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Fiscal Policy and Macroeconomic Stability: New Evidence and Policy Implications

Author

Listed:
  • Xavier Debrun

    () (International Monetary Fund)

  • Radhicka Kapoor

    (London School of Economics)

Abstract

The paper revisits the empirical link between fiscal policy and macroeconomic stability. Our basic presumption is that by definition, the operation of automatic stabilizers should always and everywhere contribute to greater macroeconomic stability (output and consumption). However, two stylized facts seem at odds with that prediction. First, the moderating effect of automatic stabilizers appears to have weakened in advanced economies between the mid-1990s and 2006 (the end of our main sample). Second, automatic stabilizers do not seem to be effective in developing economies. Our analysis addresses these apparent puzzles by accounting for the government’s ambivalent role as a shock absorber and a shock inducer for determinants of macroeconomic volatility over time. Results provide strong support for the view that fiscal stabilization operates mainly through automatic stabilizers.

Suggested Citation

  • Xavier Debrun & Radhicka Kapoor, 2010. "Fiscal Policy and Macroeconomic Stability: New Evidence and Policy Implications," Revista de Economía y Estadística, Universidad Nacional de Córdoba, Facultad de Ciencias Económicas, Instituto de Economía y Finanzas, vol. 0(2), pages 69-101, July.
  • Handle: RePEc:ief:reveye:v:48:y:2010:i:2:p:69-101
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    File URL: http://ief.eco.unc.edu.ar/files/publicaciones/economiayestadistica/2010_48_n2/03_2010n2_DebrunKapoor.pdf
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    References listed on IDEAS

    as
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    Citations

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    Cited by:

    1. Şen, Hüseyin & Kaya, Ayşe, 2019. "Output-volatility reducing effect of automatic stabilizers: Evidence from nine EMU member states," EconStor Preprints 206687, ZBW - Leibniz Information Centre for Economics.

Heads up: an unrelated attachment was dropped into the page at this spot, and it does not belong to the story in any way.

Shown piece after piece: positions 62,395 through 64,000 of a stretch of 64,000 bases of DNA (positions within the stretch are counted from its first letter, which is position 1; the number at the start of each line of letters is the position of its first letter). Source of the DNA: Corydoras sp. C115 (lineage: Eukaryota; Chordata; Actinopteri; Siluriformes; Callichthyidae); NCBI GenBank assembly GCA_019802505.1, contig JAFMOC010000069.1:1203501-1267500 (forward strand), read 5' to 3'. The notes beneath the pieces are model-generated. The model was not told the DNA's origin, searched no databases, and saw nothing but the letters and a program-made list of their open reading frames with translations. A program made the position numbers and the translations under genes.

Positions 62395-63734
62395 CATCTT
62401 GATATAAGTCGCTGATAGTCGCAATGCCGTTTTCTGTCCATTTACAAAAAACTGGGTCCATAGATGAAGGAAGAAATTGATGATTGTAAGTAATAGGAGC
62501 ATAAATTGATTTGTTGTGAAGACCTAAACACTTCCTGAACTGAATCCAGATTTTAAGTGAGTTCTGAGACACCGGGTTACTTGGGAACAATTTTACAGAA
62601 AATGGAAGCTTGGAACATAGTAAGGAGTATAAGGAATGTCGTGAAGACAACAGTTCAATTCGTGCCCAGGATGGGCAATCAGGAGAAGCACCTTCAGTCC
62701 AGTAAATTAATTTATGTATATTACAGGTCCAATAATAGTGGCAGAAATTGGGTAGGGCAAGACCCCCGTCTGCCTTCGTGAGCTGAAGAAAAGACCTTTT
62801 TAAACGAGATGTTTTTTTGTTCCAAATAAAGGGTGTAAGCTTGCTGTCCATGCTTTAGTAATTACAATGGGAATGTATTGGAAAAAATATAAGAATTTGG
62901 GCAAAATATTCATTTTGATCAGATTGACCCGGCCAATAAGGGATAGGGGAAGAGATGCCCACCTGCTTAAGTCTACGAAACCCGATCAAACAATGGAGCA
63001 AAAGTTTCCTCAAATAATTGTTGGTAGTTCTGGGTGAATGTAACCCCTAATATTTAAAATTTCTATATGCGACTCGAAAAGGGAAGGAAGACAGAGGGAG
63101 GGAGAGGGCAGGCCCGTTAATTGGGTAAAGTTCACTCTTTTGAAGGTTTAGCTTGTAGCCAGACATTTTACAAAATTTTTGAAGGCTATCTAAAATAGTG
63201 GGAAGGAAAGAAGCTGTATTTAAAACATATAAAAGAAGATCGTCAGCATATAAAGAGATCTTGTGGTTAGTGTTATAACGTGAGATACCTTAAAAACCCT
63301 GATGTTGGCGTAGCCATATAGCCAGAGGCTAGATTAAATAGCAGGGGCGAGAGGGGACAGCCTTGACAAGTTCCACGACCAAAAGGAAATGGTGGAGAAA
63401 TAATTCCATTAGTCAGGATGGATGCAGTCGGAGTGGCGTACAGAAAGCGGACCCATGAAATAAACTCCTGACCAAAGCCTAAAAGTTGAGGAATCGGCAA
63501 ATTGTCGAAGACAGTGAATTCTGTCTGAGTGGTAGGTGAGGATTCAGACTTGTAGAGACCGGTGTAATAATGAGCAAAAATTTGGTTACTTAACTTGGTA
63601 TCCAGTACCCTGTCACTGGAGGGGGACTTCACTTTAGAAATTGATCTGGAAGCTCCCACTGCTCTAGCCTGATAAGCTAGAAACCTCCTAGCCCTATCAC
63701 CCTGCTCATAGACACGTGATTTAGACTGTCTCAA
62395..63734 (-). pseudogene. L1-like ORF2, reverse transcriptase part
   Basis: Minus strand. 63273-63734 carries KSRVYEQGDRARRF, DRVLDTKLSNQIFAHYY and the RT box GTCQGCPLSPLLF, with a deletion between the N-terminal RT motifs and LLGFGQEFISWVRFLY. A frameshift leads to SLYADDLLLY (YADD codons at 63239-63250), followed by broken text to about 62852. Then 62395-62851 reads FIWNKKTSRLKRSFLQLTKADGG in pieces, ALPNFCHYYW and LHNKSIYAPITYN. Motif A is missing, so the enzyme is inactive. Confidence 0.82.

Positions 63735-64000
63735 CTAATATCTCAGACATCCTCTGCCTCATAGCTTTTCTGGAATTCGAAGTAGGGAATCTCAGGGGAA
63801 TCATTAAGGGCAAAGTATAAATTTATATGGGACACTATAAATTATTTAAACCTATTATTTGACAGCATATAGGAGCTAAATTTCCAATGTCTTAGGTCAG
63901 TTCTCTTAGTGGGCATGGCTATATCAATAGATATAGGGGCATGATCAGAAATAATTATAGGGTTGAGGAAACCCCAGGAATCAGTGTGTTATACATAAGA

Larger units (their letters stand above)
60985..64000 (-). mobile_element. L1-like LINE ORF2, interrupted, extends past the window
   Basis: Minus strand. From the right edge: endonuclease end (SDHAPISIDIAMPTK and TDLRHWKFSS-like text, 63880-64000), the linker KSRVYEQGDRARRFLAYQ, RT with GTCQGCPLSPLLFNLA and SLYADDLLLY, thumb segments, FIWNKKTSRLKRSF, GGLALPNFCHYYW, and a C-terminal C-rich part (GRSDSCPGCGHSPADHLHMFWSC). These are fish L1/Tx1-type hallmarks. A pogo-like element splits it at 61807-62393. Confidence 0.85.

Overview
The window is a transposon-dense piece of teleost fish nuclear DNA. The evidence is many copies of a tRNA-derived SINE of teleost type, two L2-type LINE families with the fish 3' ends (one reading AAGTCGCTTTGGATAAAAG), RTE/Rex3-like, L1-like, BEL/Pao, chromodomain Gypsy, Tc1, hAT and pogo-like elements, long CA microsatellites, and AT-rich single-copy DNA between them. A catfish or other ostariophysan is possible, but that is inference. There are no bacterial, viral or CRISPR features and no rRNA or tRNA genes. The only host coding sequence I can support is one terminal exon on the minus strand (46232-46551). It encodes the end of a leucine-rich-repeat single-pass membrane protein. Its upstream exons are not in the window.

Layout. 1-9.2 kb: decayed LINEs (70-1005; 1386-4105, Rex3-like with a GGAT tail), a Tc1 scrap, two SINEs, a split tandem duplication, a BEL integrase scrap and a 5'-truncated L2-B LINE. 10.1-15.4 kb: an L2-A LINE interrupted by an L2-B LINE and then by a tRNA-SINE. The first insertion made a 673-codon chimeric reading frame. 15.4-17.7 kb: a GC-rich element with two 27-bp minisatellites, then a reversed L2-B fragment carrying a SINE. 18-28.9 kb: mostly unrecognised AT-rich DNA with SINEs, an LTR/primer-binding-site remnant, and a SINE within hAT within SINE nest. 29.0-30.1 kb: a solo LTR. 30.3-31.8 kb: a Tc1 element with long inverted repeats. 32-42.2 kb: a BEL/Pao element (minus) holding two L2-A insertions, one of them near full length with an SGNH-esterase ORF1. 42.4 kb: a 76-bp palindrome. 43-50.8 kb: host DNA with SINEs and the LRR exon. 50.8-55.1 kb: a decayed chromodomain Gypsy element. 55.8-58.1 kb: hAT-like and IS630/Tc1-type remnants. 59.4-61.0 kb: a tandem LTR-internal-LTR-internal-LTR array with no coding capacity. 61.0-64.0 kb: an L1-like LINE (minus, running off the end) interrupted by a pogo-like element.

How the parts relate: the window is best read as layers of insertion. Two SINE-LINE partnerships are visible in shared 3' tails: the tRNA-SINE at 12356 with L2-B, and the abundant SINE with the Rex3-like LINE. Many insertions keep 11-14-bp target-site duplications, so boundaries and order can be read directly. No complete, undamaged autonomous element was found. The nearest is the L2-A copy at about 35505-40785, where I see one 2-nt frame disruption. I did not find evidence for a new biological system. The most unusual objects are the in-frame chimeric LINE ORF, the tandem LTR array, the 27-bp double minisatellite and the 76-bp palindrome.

2. Květa Kubátová & Aneta Borůvková, 2014. "Changes in Tax Mixes of European Union Countries in Crisis," Český finanční a účetní časopis, University of Economics, Prague, vol. 2014(1), pages 87-104.
    3. Hossein Askari & Abbas Mirakhor, 2014. "Risk sharing, public policy and the contribution of Islamic finance," PSL Quarterly Review, Economia civile, vol. 67(271), pages 345-379.
    4. repec:hpe:journl:y:2019:v:228:i:1:p:13-33 is not listed on IDEAS
    5. Liu, Kai & Poplawski-Ribeiro, Marcos, 2015. "Short- and Long-Run Fiscal Elasticities: International Evidence," MPRA Paper 65950, University Library of Munich, Germany.
    6. repec:abd:kauiea:v:28:y:2015:i:1:no:4:p:93-128 is not listed on IDEAS
    7. Combes, Jean-Louis & Minea, Alexandru & Sow, Moussé, 2017. "Is fiscal policy always counter- (pro-) cyclical? The role of public debt and fiscal rules," Economic Modelling, Elsevier, vol. 65(C), pages 138-146.
    8. Kashif Munir & Nimra Riaz, 2019. "Fiscal Policy and Macroecomonic Stability in South Asian Countries," Hacienda Pública Española, IEF, vol. 228(1), pages 13-33, March.

    More about this item

    Keywords

    Economic stabilization; Fiscal policy; Fiscal stability.;

    JEL classification:

    • E62 - Macroeconomics and Monetary Economics - - Macroeconomic Policy, Macroeconomic Aspects of Public Finance, and General Outlook - - - Fiscal Policy
    • H6 - Public Economics - - National Budget, Deficit, and Debt

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